Stunt Driving on private property? | GTAMotorcycle.com

Stunt Driving on private property?

Wingboy

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Listened to the tail end of an interview on Newstalk 1010.I think it was with Kerry Schmidt of the opp.
A burnout or donut in your own driveway can lead to a stunting charge. WTF?
 

GreyGhost

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Listened to the tail end of an interview on Newstalk 1010.I think it was with Kerry Schmidt of the opp.
A burnout or donut in your own driveway can lead to a stunting charge. WTF?
The way I understand it is if you don't have a physical barrier between you and the public roads, charges are fair game. Put a gate/chain/(caution tape?) across the end of your driveway and you should just get bylaw tickets for the burnout.
 

Evoex

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But, that doesn't mean drivers can do anything in Ontario parking lots and get away scot-free.

"If I'm driving erratically in a snow-covered parking lot and I strike a parked car because of my carelessness, the HTA doesn't apply – but the criminal code does," Leon said. "The criminal code applies everywhere."


My very basic understanding is the HTA cannot be applied on private property, period. However probably a somewhat grey area where bylaw/criminal code overlaps with HTA
 

GreyGhost

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My very basic understanding is the HTA cannot be applied on private property, period.
According to this lawyer, that statement may not be correct.


The Court of Appeal for Ontario recently addressed the breadth of the Highway Traffic Act (HTA) in the January 21, 2013 decision of R v Hajivasilis 2013 ONCA 27

It should be noted that this case worked its way through the judicial system by first appearing in front of a Justice of the Peace, then to a Judge sitting at the Ontario Court of Justice, and finally to the Court of Appeal. The Court of Appeal convened a special five justice panel to address the important legal issues under discussion. In addition, the Court appointed a lawyer to assist the respondent with the important legal considerations being discussed.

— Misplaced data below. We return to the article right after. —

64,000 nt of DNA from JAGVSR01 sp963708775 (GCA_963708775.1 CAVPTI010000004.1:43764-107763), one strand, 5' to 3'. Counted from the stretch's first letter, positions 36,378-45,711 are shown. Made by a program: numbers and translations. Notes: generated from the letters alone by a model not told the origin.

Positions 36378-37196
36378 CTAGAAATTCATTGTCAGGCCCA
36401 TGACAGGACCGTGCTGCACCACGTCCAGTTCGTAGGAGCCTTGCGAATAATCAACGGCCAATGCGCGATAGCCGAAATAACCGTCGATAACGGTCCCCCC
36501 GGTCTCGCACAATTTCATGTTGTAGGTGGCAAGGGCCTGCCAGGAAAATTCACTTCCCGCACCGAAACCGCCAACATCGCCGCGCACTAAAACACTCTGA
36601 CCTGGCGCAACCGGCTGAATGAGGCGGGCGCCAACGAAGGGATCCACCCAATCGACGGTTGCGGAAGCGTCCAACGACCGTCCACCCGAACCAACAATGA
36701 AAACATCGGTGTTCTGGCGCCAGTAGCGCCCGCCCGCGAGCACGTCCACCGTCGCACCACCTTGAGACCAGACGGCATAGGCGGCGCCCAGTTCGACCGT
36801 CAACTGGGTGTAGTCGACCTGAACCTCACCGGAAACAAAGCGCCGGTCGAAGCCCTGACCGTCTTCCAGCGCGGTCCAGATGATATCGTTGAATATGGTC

The case itself involved an accident that occurred in a private supermarket parking lot. Although the accident caused significant damage, the respondent did not report the accident and was charged pursuant to so 199(1) of the HTA.

This decision brings clarity to the interpretation of the Highway Traffic Act. Unfortunately, there has been a widespread (mis)understanding that the Provincial law (as compared to Criminal Law), the Highway Traffic Act, does not apply to private property. After this decision, it is quite plausible that that notion is incorrect. Since ignorance of the law is not a defence, this decision could have wide ranging ramifications related to insurance coverage and injuries.
 
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JFD

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There may be an element of danger that could result to the public from doing those things on your driveway - burnout goes out of control and bike flies into the roadway or someone...
 

Scuba Steve

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According to this lawyer, that statement may not be correct.


The Court of Appeal for Ontario recently addressed the breadth of the Highway Traffic Act (HTA) in the January 21, 2013 decision of R v Hajivasilis 2013 ONCA 27